British baby-clothing brand My1st Years has offered Harper Beckham, 9-month-old daughter of Victoria and David Beckham, her first modeling contract. Incredibly, the company sent a letter directly addressed to Harper, saying: "Both your parents are fashion icons, and we can see no reason why you shouldn't start your own career in the fashion industry, even at your young age."
The world of child modeling is a lucrative business, particularly for the hundreds of celebrity children who are pushed into the spotlight from birth. Tom and Katie Cruise, The Beckhams, and Brangelina are all celebrity couples whose children have become instantaneously famous. However, unlike their celebrity parents, these children have had fame thrust upon them without their will or consent.
The letter addressed to Harper Beckham noted that "due to child labor laws," they could obviously not negotiate a contract directly with her. “However, we are prepared to pay you a significant amount to be the face of our new range," explained My1stYears spokesman.
The sheer absurdity of addressing a 9 month-old child as a professional adult arguably says more about the company involved than it does about the Beckhams and their celebrity status. Even more worryingly, after news of the potential contract broke, My1stYears was inundated with requests from ordinary parents exclaiming that ‘my child is much cuter than Harper Beckham’ and should be offered the modeling contract instead. It seems that in our celebrity-obsessed world, every parent is yearning for a taste of fame for their child.
What about the phenomenon of celebrities selling photos of their babies to the tabloids? Christina Aguilera was paid $1.5 million by People magazine for exclusive shots of her son Max when he was just weeks old and Jennifer Lopez reportedly sold pictures of her twins to the same magazine for a staggering $6 million.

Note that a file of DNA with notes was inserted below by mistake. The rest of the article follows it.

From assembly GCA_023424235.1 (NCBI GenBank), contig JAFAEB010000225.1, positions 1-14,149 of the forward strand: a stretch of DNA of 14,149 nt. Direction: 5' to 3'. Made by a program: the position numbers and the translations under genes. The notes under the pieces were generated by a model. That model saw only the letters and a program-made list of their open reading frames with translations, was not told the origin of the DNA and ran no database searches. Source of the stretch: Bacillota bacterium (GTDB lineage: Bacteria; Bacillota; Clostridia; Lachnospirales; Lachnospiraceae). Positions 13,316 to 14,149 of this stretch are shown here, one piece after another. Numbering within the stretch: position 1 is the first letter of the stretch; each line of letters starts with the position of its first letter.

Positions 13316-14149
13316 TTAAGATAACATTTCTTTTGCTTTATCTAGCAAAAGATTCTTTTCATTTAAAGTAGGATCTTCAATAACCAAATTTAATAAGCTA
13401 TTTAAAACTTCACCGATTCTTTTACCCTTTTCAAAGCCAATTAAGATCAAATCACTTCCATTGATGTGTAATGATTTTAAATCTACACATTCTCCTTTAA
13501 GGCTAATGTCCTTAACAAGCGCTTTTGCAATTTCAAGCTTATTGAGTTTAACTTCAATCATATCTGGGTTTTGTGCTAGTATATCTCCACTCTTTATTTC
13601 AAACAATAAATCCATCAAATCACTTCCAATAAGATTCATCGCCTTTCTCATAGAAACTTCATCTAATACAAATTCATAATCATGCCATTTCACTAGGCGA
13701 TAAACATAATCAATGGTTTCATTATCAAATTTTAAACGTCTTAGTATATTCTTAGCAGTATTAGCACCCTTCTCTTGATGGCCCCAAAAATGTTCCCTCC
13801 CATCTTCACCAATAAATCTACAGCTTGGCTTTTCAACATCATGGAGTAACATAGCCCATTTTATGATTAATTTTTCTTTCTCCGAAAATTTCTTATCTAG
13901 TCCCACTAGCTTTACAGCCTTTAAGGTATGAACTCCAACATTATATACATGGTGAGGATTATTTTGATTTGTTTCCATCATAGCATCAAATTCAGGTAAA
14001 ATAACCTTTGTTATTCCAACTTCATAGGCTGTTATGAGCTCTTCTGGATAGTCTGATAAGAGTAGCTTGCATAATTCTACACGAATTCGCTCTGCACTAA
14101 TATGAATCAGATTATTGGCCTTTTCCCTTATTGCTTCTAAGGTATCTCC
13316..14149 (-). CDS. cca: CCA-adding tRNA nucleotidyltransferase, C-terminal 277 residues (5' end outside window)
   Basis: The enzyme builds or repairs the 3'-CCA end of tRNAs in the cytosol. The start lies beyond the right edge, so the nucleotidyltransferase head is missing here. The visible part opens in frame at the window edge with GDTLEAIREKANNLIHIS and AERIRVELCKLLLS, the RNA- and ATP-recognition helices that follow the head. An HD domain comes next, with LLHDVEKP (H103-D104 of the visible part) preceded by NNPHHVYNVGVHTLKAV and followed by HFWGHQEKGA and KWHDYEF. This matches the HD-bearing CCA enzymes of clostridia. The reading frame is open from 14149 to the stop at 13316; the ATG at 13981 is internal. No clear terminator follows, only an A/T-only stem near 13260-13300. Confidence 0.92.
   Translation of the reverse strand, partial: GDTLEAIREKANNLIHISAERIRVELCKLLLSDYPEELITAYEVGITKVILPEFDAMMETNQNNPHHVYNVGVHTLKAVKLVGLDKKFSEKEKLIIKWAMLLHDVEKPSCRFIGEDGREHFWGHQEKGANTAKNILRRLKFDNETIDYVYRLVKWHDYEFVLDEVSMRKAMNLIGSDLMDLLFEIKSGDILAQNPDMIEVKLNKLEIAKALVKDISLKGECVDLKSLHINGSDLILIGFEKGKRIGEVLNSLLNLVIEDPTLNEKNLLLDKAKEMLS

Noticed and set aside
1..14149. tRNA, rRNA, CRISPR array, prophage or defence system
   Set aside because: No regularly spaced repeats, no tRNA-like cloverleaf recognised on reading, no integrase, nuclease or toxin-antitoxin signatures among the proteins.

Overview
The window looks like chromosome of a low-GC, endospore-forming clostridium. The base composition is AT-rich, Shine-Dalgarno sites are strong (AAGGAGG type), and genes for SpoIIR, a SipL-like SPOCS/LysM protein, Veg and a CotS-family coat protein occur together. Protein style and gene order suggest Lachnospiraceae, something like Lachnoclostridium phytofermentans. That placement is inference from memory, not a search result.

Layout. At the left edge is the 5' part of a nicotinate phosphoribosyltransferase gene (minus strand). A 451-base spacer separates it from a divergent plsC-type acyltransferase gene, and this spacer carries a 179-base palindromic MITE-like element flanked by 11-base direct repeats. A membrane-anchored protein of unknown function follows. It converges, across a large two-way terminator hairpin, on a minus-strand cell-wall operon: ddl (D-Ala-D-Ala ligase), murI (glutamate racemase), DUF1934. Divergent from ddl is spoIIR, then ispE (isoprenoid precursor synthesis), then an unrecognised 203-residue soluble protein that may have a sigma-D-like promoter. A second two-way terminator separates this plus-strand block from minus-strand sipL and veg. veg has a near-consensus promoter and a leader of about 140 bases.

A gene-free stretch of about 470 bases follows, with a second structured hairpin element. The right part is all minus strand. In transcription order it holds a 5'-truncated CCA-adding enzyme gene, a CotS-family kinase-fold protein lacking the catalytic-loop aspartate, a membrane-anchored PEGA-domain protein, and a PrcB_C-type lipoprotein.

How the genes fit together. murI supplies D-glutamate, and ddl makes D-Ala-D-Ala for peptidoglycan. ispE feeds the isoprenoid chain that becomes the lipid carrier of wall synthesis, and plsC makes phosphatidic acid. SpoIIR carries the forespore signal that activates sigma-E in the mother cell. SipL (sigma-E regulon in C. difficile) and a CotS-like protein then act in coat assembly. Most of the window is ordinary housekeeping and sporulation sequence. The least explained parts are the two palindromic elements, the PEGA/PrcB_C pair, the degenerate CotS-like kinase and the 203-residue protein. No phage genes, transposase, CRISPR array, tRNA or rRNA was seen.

While this may not hurt the child directly, it is exploitative, using children for profit.Using a baby's image for commercial gain and splashing this photo across the Internet makes these children a topic of conversation amongst tabloid readers, without their knowledge or consent.
There’s also a growing attempt by many celebrities to go as far as turning their children into fully-fledged brands. Jay Z and Beyoncé have reportedly just filed an application to trademark the name of their daughter, Blue Ivy Carter. If the application goes through, the couple will legally be allowed to use the name as a means of endorsement, publicizing everything from clothing to fragrances. So will Beyoncé and Jay Z now cave to offers, currently reported to be as high as $15 million, for the first pictures of Blue Ivy?
The problems is knowing where to draw the line on this issue. With the growing popularity of child beauty pageants and celebrity culture, we are in danger of the early sexualization of children. And the messages instilled in young people when they are taught to be body and fashion conscious from such an early age will undoubtedly lead to a life-long obsession with image and popularity.